This book is the first detailed study of Kant's method of 'transcendental reflection' and its use in the Critique of Pure Reason to identify our basic human cognitive capacities, and to justify Kant's transcendental proofs of the necessary a priori conditions for the possibility of self-conscious human experience. Kenneth Westphal, in a closely argued internal critique of Kant's analysis, shows that if we take Kant's project seriously in its own terms, the result is not transcendental idealism but (unqualified) realism regarding physical objects. Westphal attends to neglected topics - Kant's analyses of the transcendental affinity of the sensory manifold, the 'lifelessness of matter', fallibilism, the semantics of cognitive reference, four externalist aspects of Kant's views, and the importance of Kant's Metaphysical Foundations for the Critique of Pure Reason - that illuminate Kant's enterprise in new and valuable ways. His book will appeal to all who are interested in Kant's theoretical philosophy.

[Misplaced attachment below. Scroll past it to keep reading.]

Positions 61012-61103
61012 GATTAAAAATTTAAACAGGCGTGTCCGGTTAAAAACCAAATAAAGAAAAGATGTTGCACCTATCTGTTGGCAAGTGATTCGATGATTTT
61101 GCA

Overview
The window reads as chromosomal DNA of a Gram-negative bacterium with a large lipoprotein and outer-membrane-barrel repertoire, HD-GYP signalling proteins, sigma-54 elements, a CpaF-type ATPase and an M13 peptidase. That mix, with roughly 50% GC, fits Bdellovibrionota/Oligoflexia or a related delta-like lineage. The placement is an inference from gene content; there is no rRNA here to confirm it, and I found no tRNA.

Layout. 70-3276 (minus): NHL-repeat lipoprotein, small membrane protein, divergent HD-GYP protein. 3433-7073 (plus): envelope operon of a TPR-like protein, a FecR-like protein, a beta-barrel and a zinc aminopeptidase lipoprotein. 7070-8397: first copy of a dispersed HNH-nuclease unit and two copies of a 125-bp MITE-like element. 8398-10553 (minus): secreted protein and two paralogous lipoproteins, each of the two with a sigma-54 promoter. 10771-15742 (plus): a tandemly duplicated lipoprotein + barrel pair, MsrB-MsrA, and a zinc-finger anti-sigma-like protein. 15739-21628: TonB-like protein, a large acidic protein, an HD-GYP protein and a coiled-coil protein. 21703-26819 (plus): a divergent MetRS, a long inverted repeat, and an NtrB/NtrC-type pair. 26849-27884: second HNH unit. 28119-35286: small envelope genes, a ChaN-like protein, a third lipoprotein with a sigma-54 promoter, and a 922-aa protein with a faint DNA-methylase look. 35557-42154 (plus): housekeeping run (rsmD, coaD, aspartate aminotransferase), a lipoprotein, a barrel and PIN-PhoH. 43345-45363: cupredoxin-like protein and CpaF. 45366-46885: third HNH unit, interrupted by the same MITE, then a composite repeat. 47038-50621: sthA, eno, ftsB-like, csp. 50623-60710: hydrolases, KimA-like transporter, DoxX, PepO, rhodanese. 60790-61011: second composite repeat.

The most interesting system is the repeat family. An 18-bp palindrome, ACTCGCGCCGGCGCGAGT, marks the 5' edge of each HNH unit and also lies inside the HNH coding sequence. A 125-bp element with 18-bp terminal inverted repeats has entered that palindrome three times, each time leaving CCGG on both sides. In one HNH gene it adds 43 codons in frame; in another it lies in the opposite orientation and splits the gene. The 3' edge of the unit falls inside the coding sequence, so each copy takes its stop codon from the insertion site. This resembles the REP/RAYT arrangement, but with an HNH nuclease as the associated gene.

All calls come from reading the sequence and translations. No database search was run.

'This is an important contribution to the contemporary literature on Kant's theoretical philosophy. The book is distinguished by a novel main claim, an impressive grip on the relevant secondary literature (both past and present), a close examination of some typically neglected (but important) passages in the Critique of Pure Reason, and a sustained, rigorous, and lucid argument. No one, so far as I know, has argued for Kant's 'realism' in such a thorough way. Given both the novelty of the claim and the care with which it is supported, all future interpreters of Kant will have to take Westphal into account.' Gordon Brittain, Montana State University '... stimulating book. This is a book as rich as it is bold. I will certainly return to Kant's Transcendental Proof of Realism, and I recommend it wholeheartedly.' British Journal for the History of Philosophy